To fix that I'm working on a single sensor unit that I can test independently and use as needed in my next arm.
I'm deep into preparing for a new product launch, and then finishing the Jigsolve. My winter project is to make a new arm and integrate it with Robot Overlord, which still needs a way to record/play back every robot it supports. I'm also putting together a team to build a new game based on my design doc, which should eat ~6 months and cost ~100k.
All of which is to say I'm really busy and I need all the help I can get. I'm looking for talent everywhere.
There is a growing number of open source robot arms, which is super. I only build one because I can't get one at an affordable price. So if you're making an arm, please let me add Robot Overlord support and together I hope we can achieve greater things.
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There's a more comprehensive video update on the effectiveness of prtototyped strain wave and hypocycloidal gears at https://hackaday.io/project/19405-strain-wave-gear-with-timing-belts/log/86936-catch-up
Hi Simon, impressive! I was wondering why you took the timing belt on your last attempt and did not print the teeth into the outer ring. I could imagine that The timing belt is useful for dampening the whole thing, but it might also increase the backlash.
I think backlash is definitely a concern but I think the wear will be less if we start with belt against printed cycloidal disc. If we use printed ring pins against printed discs, it will wear out faster.
True... Still I'm wondering why most of the hypocyloid drives work with pins instead of two simple gears, the fixed one with internal toothing and a regular one with the excentre in the middle. In total, this requires 4 bearings only and no pins (although I must admit that I did not yet build it yet)
Traditional gear teeth profiles aren't suitable for the hypocycloid motion - it's all curves. So making inner and outer gear teeth with those profiles is unlikely to suit traditional gear cutting tooling (I'm totally guessing here). Drilling or otherwise machining holes or slots and slotting a pin in to take care of the radius (at good precision and hardness and relatively low cost) is probably how pins ended up in these gears commercially. Total guesswork though!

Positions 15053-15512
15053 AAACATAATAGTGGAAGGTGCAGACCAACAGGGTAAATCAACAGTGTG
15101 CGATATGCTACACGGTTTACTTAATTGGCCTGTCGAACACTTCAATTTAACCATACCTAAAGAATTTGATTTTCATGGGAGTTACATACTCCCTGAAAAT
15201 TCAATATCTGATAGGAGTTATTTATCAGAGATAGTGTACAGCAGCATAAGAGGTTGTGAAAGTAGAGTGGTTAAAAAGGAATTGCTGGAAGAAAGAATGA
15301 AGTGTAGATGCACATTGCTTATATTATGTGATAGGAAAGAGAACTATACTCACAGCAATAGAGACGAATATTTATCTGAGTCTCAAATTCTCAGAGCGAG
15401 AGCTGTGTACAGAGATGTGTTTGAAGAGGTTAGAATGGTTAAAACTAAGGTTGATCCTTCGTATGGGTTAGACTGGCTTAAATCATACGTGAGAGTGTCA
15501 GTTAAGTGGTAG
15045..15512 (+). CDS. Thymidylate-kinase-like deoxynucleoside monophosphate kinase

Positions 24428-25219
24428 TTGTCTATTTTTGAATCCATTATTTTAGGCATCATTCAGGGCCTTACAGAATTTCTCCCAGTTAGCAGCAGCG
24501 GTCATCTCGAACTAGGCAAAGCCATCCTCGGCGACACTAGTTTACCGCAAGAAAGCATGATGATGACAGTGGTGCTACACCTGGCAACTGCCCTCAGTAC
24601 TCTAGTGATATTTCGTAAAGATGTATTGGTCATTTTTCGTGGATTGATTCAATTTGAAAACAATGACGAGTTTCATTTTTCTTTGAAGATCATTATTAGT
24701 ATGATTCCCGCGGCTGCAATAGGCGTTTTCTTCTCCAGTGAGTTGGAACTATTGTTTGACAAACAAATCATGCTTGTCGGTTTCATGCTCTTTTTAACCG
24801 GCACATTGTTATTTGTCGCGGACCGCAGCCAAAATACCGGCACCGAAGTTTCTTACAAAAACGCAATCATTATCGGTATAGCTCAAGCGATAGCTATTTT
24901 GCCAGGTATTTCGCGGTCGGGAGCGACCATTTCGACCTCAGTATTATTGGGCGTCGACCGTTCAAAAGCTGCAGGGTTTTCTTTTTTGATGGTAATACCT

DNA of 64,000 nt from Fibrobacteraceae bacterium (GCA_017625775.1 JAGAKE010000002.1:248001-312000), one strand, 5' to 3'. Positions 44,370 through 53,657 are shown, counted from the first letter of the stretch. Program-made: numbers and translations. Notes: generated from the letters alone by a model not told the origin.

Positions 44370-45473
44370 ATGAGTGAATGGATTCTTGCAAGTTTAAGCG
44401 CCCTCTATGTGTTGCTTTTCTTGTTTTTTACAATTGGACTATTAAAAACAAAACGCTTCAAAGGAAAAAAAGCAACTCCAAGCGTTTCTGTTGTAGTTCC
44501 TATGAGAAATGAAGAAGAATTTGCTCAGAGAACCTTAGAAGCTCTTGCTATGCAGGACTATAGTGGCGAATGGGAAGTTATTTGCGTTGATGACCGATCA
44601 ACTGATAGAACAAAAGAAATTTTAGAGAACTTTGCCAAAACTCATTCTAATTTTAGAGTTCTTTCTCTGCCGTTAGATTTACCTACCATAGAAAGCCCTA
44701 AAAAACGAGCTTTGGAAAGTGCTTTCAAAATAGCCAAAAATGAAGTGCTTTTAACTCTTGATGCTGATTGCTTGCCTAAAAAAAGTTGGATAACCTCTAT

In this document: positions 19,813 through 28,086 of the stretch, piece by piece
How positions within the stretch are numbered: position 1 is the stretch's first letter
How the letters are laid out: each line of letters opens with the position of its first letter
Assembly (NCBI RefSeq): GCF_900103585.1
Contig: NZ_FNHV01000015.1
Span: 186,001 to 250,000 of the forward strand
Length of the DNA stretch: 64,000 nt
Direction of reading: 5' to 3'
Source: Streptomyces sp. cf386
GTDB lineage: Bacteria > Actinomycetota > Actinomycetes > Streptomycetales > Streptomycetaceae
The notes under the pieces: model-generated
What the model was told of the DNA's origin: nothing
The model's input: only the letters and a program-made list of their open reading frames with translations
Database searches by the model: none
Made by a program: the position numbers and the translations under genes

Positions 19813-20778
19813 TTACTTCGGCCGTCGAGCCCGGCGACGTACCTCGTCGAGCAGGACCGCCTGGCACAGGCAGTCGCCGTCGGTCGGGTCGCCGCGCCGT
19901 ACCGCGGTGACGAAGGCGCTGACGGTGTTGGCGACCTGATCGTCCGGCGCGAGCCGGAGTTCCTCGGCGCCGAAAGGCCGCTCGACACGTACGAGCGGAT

I tried to design it in inventor (with involute curves instead of hypocyloid curves). What seems to work in our situation (diameter of 5cm, teeth height of at least 2mm (module 0,8) is a ratio of 120 teeth to 112 teeth which gives you 1:15 gear ratio after all. If I try to increase the gear ratio (my goal would be 1:20, since that is what I required in my bot Walter), either Inventor claims that the involute curves do cut themselves or the teeth need an unprintable small height. If you accept a diameter of 80cm, 1:20 is achievable.
BTW: do you consider to integrate an encoder?
50mm is pretty small, both for manufacturing with standard FDM and M3 hardware, but also for the pressure on your teeth and the strength limitations of using plastic gears. 80mm is more like it but I worry that even that will be unable to take e.g. 20 Nm (unless perhaps you use stronger filaments that are harder to print).
I did think about the encoder - see the link I posted above about the "hoverboard" motor and the BLDC I linked to below. Both would need encoders for phase control of the ESC. However, I think you're talking about an output shaft encoder for closed loop control. Thinking about this but I'm not actually making an arm, so it would really depend on the control system that each builder was using. There's definitely potential to build one in to the mechanism, away from the motor perhaps for a magnetic sensor.